April 24, 2008 –- Last January, the Library’s National Digital Information Infrastructure and Preservation Program made awards to four projects that are working with a total of 23 states to collect and preserve state and local digital content at risk of loss. The project has attracted the attention of major organizations that support state activities, such as the National Conference of State Legislatures (external link).
NCSL representatives visited the Library as part of a wide-ranging group of state legislators and legislative IT specialists who helped kick off the digital preservation project being led by the Minnesota Historical Society (external link) to preserve state legislative information.
The event, hosted by NDIIPP with the Historical Society, was held in conjunction with the National Conference’s annual meeting. NCSL is a bipartisan organization that serves the legislators and staffs of the states and territories. In addition to Library, NCSL and MHS representatives, the meeting attendees included legislators and staff from 12 states.
MHS is leading one of four multistate demonstration projects being supported by NDIIPP that are collecting and preserving digital content of interest to Congress, including geospatial information, state legislative records and state executive agency documentation. MHS is specifically targeting state legislative information, and NCSL is an important partner on the project, helping to promote the project findings to state legislators and staff.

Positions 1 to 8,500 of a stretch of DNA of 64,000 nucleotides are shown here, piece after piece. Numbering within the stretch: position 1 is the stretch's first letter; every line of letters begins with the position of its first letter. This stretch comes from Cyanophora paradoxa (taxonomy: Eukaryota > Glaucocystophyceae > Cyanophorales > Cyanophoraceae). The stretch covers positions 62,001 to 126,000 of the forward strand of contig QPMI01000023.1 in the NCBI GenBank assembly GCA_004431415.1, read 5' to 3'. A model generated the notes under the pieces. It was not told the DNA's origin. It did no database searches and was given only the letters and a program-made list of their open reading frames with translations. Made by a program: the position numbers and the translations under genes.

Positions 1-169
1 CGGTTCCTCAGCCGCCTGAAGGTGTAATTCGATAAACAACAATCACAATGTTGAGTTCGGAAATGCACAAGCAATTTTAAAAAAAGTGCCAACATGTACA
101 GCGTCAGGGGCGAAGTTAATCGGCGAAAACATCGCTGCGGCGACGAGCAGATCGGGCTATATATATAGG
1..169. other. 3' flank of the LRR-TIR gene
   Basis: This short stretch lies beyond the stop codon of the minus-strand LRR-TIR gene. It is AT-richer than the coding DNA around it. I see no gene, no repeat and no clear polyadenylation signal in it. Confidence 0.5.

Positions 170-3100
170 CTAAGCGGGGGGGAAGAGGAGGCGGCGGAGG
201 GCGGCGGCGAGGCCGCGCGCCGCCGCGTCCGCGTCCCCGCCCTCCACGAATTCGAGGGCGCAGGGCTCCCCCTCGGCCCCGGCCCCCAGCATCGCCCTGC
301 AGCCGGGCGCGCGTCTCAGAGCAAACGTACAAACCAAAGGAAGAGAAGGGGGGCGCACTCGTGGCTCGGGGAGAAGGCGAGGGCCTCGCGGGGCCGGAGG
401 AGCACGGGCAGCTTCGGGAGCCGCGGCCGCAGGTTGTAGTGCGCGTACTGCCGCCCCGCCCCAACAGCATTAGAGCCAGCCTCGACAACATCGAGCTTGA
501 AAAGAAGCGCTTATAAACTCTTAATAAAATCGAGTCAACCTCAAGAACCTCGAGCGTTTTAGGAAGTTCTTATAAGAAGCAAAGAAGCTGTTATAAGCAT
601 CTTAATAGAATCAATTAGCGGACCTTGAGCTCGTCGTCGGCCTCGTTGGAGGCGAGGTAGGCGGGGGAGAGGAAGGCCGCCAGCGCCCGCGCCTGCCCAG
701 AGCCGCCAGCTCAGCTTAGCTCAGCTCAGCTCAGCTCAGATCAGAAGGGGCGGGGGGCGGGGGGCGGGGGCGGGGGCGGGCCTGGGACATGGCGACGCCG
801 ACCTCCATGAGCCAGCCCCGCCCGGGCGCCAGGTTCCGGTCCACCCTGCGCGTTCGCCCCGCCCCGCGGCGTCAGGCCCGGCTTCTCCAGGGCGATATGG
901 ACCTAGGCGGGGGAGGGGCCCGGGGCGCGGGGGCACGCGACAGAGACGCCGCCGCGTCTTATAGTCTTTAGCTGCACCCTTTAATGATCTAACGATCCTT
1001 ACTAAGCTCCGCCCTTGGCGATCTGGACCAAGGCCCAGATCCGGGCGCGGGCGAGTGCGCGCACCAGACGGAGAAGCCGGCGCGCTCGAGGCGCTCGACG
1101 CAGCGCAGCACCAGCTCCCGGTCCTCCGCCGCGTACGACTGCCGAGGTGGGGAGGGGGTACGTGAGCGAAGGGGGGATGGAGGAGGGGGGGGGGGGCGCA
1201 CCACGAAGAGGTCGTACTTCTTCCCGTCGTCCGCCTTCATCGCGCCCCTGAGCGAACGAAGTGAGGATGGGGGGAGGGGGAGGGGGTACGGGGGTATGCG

Robert Horton, director of Library, Publication and Collections at MHS and the principle investigator on the MHS project, noted that the project’s "primary goal is to capture, preserve and provide access to at-risk content from state legislatures."
The project is working with legislatures in California, Kansas, Tennessee, Mississippi, Illinois and Vermont, to explore improved and enhanced access to legislative digital records. This will involve implementing a trustworthy information management system and testing the capacity of different states to adopt the system for their own use. Content will include bills, committee reports, floor proceedings and other legislative materials.
Horton noted "that use value is going to drive the functions" of the information system, and a number of participants echoed the idea that improved access to the legislative materials would lead to increased use, which would help support the case for preservation.